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TRC Pot Kettle Black
TRC Pot Kettle Black
TRC Pot Kettle Black
TRC Pot Kettle Black


TRC Pot Kettle Black

£ 198.00 GBP

'The Rebel' (Shapeism Collection): Homage to the brilliant 1961 movie The Rebel* 

  • Type: Fine-Art Print
  • Medium: Giclée
  • Materials: 100% Cotton Hahnemühle Photorag
  • Digital Limited Editions - A Sizes
  • A4, A3 & A2 sized editions of 100
  • Image at approx. 85% paper size
  • This artwork is sold unframed
  • Include Certificates of Authenticity

NB Large Artwork will be shipped rolled in a secure tube.

Information on Framing

    Recommendations and Reviews


    * The Rebel (1961) (US title: Call Me Genius) is a satirical comedy film. Starring the British comedian Tony Hancock

    Scriptwriters Ray Galton & Alan Simpson: "The best review we ever had wasn't from a critic. It was from an artist, Lucian Freud. He said that The Rebel was the greatest film ever made about modern art".

    The collection includes the rather beautiful 'Self-Portrait' Painting (could almost be a portrait of Czar Catstick himself or perhaps a "Self-Portrait of Laurel & Hardy"?), the sublime 'Ducks in Flight' and the iconic 'Foot (Twelve Inches)' - Who doesn't love 12 inches? - all part of the 'infantile' and 'shapeist' schools of art...the colours are also shapes.

    Plot: Hancock plays a downtrodden London office clerk who gives up his office job to pursue full-time his vocation as an artist. Single mindedly, and with an enthusiasm far exceeding any artistic talent (his 'art' has a 'childlike' quality - to put it mildly), he sets to work on his masterpiece Aphrodite at the Waterhole, moving to Paris where he expects his genius will be appreciated. While his 'ideas' and persona gain acceptance (indeed plaudits) among the "beat" set, legitimate art critics, like Sir Charles Broward (George Sanders), scoff at his work. He manages to achieve success, however, when the work of his former roommate, a genuinely talented painter, becomes confused with his own. The confusion is eventually resolved after a series of art exhibitions, and he returns, down but not out, to London, where he pursues his 'art' in defiance of whatever others may think of it.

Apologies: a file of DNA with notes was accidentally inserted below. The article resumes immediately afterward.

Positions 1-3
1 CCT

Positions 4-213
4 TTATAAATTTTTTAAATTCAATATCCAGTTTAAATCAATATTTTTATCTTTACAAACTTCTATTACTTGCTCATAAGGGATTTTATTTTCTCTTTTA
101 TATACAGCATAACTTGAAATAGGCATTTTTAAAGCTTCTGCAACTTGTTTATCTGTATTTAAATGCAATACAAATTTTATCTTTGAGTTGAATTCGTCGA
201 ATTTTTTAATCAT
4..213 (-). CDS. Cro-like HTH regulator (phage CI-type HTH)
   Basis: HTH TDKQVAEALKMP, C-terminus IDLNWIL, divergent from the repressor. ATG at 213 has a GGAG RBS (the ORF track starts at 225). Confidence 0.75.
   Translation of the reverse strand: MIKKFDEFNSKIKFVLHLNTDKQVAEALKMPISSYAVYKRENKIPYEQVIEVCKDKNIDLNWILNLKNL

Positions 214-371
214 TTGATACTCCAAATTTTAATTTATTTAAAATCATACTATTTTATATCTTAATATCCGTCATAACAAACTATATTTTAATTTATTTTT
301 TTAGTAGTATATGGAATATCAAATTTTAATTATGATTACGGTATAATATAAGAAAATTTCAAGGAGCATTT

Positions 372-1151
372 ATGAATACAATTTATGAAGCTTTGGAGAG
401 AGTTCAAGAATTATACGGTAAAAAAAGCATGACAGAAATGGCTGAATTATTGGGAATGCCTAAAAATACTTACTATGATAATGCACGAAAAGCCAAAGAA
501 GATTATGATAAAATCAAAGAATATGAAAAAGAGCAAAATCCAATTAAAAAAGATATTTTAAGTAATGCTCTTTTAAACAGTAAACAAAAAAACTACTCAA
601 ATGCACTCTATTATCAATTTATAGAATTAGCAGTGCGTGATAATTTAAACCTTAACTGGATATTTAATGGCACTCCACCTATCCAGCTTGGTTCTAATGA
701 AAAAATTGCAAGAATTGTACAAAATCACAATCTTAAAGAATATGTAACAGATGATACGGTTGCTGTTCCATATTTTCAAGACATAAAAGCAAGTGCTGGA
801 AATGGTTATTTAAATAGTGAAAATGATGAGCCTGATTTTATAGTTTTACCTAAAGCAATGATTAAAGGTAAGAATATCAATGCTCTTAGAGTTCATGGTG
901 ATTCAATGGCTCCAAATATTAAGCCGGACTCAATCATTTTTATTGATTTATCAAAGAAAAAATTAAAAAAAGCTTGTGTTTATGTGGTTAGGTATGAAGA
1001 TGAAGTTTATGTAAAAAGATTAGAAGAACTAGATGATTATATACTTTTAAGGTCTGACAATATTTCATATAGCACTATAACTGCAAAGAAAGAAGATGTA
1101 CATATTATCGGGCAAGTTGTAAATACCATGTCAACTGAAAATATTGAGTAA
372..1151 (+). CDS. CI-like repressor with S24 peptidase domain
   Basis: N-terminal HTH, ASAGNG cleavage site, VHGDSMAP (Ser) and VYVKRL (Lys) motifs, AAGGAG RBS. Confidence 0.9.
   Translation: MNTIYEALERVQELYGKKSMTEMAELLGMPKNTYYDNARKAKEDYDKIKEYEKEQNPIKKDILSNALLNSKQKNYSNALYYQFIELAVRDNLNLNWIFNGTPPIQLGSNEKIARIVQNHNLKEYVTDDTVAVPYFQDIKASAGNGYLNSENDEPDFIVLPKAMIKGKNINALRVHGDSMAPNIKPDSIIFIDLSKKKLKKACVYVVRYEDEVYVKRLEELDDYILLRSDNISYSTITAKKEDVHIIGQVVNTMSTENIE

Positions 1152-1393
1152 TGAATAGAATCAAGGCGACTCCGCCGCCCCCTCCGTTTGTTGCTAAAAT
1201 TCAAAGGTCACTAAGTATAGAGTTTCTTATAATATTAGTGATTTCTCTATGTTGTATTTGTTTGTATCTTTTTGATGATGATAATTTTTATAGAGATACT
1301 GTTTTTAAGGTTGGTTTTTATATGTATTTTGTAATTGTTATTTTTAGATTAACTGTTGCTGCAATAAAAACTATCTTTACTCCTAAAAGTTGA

The film explores existentialist themes by mocking Parisian intellectual society and portraying the pretensions of the English middle class.

    The film also includes scenes parodying modern art. The scene showing Hancock splashing paint onto a canvas and riding a bike over it is a lampoon of the work of Action Painter, William Green while the childlike paintings of Hancock, referred to as the 'infantile school' or the 'shapeist school' parody the naive style.

    Paul Ashby: Art to me is more than inspiration, it's life itself... Every brush-stroke is torn out of my body... I'm seeking the volcanic turbulence of light and colour... I don't just paint a chair, I become the chair.
    Hancock: Your colours are the wrong shape.

    Mrs. Crevatte: What's this 'orrible thing?
    Hancock: That, is a self-portrait.
    Mrs. Crevatte: Who of?
    Hancock: Who do you think? Laurel and Hardy!!
    Hancock: But I’m an impressionist!
    Mrs Crevatte: Well, it don’t impress me!

    ** Stewart - Working as The Emperor's New Clothes Collective including Czar Catstick, Jack Smith, Hertz Van Wental and Baxter Cane

    More info on the SHAPEISM Collection

    Self-critical and plagued by alcohol and marital problems, Tony Hancock committed suicide by overdose in Australia on 25th June, 1968, aged 44, leaving a note saying: "Things seemed to go wrong too many times".

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